Section: NewsNovember 6, 2015
Today students vote on modifications to the Allocations Board that would increase the number of students on the Board and offset elections to ensure there are always members on the Board who have gone through the allocations processes before.
A-Board is a branch of student government with members responsible for allocating $1.7 million to student clubs and organizations. It is composed of five voting members, all elected by the student body.
If the amendment passes, the size of the Board will increase from five to nine, and members will elect a chair of the Board each semester. Three A-Board members are resigning this semester.
Club leaders and members of other branches of student government criticized A-Board after it released club funding information in mid-October. Club leaders were frustrated, as they did not understand how A-Board decided which clubs should receive funds, said Nathan Greess ’19, class of 2019 senator.
“Many clubs have felt personally attacked, and the A-Board has been made to look very unprofessional,” said Student Union President Nyah Macklin ’16 at a Union press conference last Friday in an address to the student body about upcoming changes to Board.
In her speech, Macklin announced the resignation of three voting members of A-Board, positions which will be filled in mid-year elections, according to the Student Union website. Macklin was “very, very sorry to see them go,” and cited other “time commitments” and “need to practice self care” for their resignations.
It was “folks just not really realizing that marathon could be a consuming process,” said Justin Carlisle ’16, chief of staff. “The demand couldn’t be met at a time we really needed it to.”
Marathon, a process in which club leaders request funds from student government and meet individually with A-Board members, takes days, as money to fund events, club supplies and other programs is requested, said Uros Randelovic ’18, one of the recently resigned A-Board members. This year, clubs submitted over 530 proposals for funding, all of which had to be reviewed by A-Board members.
Over the course of the club-funding process, A-Board members spend hours determining which clubs to fund, explained Randelovic. In addition to reviewing each item that clubs request money for, ranging from food to custodial fees to travel expenses, the Board has to consider how much any given club was funded in the past and when the various event will occur.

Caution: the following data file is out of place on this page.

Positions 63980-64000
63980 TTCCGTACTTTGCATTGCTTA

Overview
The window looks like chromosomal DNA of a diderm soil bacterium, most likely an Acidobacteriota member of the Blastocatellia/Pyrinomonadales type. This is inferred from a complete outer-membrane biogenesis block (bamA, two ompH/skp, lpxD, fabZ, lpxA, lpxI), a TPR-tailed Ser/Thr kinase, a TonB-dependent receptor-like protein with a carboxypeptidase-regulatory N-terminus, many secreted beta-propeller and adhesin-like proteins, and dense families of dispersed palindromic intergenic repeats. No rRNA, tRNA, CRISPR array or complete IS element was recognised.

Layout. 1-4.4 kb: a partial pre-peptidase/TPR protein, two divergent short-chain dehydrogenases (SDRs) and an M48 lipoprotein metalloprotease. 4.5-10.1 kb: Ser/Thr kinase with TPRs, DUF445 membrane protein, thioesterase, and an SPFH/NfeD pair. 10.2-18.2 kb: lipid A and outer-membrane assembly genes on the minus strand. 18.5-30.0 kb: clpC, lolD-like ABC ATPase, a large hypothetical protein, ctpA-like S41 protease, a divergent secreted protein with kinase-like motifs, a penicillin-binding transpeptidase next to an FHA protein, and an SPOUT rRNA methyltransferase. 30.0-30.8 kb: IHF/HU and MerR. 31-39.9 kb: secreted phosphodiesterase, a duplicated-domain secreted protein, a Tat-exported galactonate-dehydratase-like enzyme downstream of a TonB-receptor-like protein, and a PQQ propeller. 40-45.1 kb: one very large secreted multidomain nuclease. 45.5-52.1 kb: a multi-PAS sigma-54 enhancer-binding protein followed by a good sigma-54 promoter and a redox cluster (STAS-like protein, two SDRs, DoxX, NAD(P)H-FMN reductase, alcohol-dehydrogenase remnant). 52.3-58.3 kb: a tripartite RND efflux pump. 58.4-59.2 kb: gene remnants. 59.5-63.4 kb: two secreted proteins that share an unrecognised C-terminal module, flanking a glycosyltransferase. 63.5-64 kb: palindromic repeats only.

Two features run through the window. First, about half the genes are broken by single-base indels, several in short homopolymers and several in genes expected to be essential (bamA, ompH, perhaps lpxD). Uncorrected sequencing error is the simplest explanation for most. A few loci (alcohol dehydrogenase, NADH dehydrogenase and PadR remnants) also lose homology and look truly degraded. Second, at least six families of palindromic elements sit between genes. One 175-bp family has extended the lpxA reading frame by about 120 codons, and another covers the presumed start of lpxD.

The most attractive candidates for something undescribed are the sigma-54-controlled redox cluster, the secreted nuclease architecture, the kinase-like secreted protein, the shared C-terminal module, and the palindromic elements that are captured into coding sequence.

“We have to consider the events happening on campus across multiple weeks,” said Randelovic. If A-Board approves funding for events all occurring during the first part of the semester, there will be too few events for students to attend during the second half, said Randelovic.
In an effort to revamp A-Board, the changes being voted on, if passed, will cause the Board to grow from five members to nine and retain the two members from the Treasury and the Senate, said Executive Senator David Herbstritt ’17 in his presentation to the Senate on Sunday regarding the A-Board changes.
“There was something troubling about that small amount of people being in charge of $1.7 million,” Herbstritt said.
If the amendment passes, three A-Board members will serve three semester terms. Elections for these positions will be staggered and occur during three different semesters over the course of two years, said Herbstirtt.
“We want to have three A-Board members that run three semester terms as part of a way to keep institutional memory so we don’t have constant complete turnover of the Board.”
In addition, six two-semester seats will exist, with elections for three of the seats held in the fall and elections for the other three seats held in the spring.
Herbstritt hopes this will hold A-Board more accountable, as the public can “get in there … change how it works and get active in the student government” if students have issues with the way the Board is run.
Further, two of these six positions will be filled by two racial minority representatives, one more than in previous years, and two clerks, responsible for helping to “get decisions made faster” and lessen the work burden, said Herbstritt.
Among other changes, the Chair of the Board will serve one semester terms, so if the Chair is doing a bad job, students can vote for a new student to serve in the position, said Herbstritt.
“I’m really hoping that this whole expansion process will make it so that students are actually getting more involved in this process. We want to make sure the campus can trust and support what we’re doing and that they can restore faith into the A-Board,” said Carlisle.
Macklin, Herbstritt and Carlisle were all very active in developing the proposed changes. Other students involved included Class of 2019 Senator Kate Kesselman, A-Board Chairperson Millie Wu ’18, Secretary Shuying Liu ’16, Senior Trustees Representative Grady Ward ’16 and Junior Trustees Representative Emily Conrad ’17.
The polls, accessible by email, opened last night at midnight and will remain open until midnight tonight, Friday.
Correction: A previous version of this article stated that Alex Mitchell ’17 was one of three A-board members to step down. He stepped down as chair but remains on the board.